Revised statement of policy on the persistent misuse of an electronic communications network or service

  • Start: 17 December 2007
  • Status: Statement published
  • End: 01 February 2008

Ofcom is required, under section 131 of the Communications Act 2003 (the “Act”), to prepare and publish a statement of its general policy with respect to its legal powers to deal with persistent misuse of an electronic communications network or electronic communications services.

In this context, on 1 March 2006, Ofcom published an updated Statement of Policy on the persistent misuse of an electronic communications network or service (the “2006 Persistent Misuse Statement”).

The Act allows Ofcom to revise its statement on persistent misuse from time to time as it thinks fit. On 17 December 2007, Ofcom published a consultation on its proposed revisions to the 2006 Persistent Misuse Statement. The consultation closed on 1 February 2008. This document sets out Ofcom’s consideration of consultation responses received and its revised statement pursuant to section 131 of the Act in light of those considerations (the “revised Persistent Misuse Statement”). The revised Persistent Misuse Statement will replace the version published in 2006.

The 2006 Persistent Misuse Statement set out the factors that Ofcom would take into account when deciding whether or not to take action in relation to abandoned calls, including silent calls which had been identified as a major cause of annoyance, inconvenience or anxiety for telephone users. An ‘abandoned call’ is one where a connection is made with a live individual and then terminated. This can occur where call centres use automated diallers (commonly described as automated calling systems or “ACS”) to call a number of persons but there are not enough live agents to deal with calls that are answered. A type of abandoned call is a silent call, where a person hears nothing on the end of the line on answering the phone and has no means of establishing whether anyone is at the other end.

Ofcom also stated that its approach to abandoned and silent calls would take into account positive steps that call centre operators may have taken to reduce the impact of such calls. In summary these steps include the following:

  • limiting abandoned calls to a rate not exceeding three per cent of all live calls made on each individual campaign over a 24 hour period;
  • playing a brief information message giving details about any call answered before an agent is available;
  • providing calling line identification (CLI) information on outbound calls, so that consumers are able to make a return call;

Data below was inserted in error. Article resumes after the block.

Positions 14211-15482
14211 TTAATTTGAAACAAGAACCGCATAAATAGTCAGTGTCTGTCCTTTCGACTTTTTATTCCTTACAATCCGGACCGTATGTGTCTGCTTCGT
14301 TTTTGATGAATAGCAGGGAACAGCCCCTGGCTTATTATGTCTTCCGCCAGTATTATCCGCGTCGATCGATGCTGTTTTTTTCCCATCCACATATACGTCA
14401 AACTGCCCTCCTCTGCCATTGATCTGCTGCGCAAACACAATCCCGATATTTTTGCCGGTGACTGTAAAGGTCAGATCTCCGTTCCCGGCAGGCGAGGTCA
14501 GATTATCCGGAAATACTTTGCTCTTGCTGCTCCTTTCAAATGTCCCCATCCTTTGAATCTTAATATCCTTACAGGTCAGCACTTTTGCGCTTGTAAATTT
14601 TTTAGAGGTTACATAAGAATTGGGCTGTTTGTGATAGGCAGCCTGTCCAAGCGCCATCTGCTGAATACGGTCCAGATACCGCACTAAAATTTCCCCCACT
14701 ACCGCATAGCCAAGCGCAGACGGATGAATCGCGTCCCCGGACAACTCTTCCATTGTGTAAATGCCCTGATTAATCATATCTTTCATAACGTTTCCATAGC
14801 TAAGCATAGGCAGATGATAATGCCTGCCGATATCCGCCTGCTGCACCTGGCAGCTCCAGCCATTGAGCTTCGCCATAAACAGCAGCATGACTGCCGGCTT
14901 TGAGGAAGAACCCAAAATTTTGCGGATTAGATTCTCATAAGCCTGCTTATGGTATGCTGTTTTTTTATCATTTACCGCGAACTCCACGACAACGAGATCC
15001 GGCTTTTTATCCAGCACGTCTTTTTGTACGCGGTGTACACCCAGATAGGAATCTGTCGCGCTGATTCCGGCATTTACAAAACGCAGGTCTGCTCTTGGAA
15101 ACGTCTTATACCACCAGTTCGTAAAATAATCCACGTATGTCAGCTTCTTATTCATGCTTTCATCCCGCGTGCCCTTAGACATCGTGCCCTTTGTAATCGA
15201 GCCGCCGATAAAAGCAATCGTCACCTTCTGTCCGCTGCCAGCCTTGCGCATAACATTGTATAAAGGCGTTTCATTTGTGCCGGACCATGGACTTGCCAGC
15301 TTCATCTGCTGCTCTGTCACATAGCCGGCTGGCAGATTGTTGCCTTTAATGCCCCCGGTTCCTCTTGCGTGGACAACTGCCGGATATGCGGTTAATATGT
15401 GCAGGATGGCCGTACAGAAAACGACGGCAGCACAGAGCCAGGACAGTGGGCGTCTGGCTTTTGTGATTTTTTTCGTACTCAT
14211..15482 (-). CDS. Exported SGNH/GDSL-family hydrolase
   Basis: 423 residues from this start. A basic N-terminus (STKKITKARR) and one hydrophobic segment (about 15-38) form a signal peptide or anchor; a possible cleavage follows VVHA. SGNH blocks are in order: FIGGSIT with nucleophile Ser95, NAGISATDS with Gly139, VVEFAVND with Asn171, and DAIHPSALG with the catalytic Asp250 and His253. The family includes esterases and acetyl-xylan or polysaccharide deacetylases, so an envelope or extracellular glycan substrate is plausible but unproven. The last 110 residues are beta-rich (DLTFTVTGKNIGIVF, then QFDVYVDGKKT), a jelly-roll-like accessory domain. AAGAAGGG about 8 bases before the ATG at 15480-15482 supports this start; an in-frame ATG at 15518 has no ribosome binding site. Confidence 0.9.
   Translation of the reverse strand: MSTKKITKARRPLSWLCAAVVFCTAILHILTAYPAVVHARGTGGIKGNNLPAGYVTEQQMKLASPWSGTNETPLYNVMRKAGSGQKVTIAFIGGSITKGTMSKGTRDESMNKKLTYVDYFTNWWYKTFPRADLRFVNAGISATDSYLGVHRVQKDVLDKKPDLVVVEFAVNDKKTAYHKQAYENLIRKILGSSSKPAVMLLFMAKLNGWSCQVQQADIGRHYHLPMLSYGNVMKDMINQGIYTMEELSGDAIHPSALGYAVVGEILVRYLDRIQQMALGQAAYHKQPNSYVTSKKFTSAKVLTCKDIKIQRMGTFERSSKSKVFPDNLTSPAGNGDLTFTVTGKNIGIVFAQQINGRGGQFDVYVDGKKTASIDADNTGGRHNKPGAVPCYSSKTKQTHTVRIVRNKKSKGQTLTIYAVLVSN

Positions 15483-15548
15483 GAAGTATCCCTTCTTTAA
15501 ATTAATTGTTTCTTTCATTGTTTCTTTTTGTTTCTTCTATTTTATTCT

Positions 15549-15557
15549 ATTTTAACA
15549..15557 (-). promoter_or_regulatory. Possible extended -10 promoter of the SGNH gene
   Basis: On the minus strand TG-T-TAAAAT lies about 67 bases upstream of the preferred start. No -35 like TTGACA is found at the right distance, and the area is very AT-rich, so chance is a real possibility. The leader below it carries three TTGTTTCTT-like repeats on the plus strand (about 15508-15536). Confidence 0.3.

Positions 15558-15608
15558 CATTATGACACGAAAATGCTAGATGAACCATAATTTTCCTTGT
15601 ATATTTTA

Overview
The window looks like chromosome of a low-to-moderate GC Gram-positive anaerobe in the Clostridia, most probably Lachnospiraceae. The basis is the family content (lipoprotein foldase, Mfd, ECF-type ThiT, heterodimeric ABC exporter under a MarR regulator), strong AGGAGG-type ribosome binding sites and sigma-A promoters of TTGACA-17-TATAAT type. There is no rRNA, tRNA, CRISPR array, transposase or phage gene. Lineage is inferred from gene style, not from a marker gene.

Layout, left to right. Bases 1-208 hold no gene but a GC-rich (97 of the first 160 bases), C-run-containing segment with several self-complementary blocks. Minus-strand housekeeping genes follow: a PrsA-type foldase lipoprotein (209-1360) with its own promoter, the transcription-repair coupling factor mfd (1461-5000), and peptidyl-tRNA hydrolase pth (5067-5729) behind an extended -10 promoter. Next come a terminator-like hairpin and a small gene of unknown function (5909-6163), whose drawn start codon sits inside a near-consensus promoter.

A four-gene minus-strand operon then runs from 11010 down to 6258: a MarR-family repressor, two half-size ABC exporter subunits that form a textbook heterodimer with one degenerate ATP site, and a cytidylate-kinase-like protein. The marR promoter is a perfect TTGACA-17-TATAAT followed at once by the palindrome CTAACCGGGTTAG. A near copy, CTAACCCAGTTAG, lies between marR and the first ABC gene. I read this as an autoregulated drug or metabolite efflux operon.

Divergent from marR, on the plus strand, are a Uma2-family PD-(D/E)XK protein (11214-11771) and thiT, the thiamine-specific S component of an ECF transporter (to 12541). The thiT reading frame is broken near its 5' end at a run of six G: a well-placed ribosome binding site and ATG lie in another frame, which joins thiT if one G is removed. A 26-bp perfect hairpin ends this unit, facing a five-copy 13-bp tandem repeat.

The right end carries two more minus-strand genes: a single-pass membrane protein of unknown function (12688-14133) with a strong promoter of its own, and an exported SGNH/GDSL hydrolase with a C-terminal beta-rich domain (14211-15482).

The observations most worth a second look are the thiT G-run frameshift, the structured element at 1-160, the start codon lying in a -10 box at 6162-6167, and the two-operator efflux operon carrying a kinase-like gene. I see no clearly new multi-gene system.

• a 72-hour period before a telephone number receiving an abandoned call may be called again without the guaranteed presence of an agent; and
  • unanswered calls must ring for a minimum of 15 seconds.

Since the publication of the 2006 Persistent Misuse Statement, Ofcom has undertaken a rolling programme of monitoring and investigating alleged instances of persistent misuse by making abandoned calls, including silent calls. The first phase of enforcement culminated in four companies receiving financial penalties of between £32,500 and £45,000 in January 2007 for failure to comply with section 128 of the Act. A second phase of enforcement has so far resulted in two further companies receiving financial penalties of £30,000 and £5,000 in March 2008. The progress of Ofcom’s continuing enforcement programme may be tracked on the Competition and Consumer Enforcement Bulletin part of Ofcom’s website.

There is evidence to suggest that the procedures in the 2006 Persistent Misuse Statement and the approach to enforcement that Ofcom adopted have had a beneficial impact. Although there is no reliable way of measuring the aggregate of abandoned calls made over any given period, one indicator is the volume of complaints made to communications providers about such calls. Here the record is promising. Complaints to BT’s Nuisance Calls Bureau (“BT”) were running at a broadly stable level of just under 30,000 a month between June 2006 and March 2007 after the publication of the new requirements. However since then we have seen a continuing downwards trend with complaints over the period between April 2007 and June 2008 averaging around 19,400 a month. In the current financial year complaints are averaging around 18,200. These figures contrast with the 80,000 complaints BT received in January 2006, before the publication of the 2006 Persistent Misuse Statement.

We recognise that the volume of abandoned and silent calls has still not been reduced to an acceptable level. However we believe that the measures adopted have made significant inroads into the problem and that sustained pressure by Ofcom creates a climate in which there are continuing improvements in call centre practice.

In the course of discussing the requirements of the 2006 Persistent Misuse Statement with industry, and in the process of conducting investigations in this context, we identified the need for greater clarity and explanation in our policy statement on persistent misuse. Accordingly Ofcom issued its consultation on proposals for revisions to its statement in December 2007. Ofcom did not propose any radical departures from the 2006 approach given the evidence that there had been some beneficial impact as a result of its approach.

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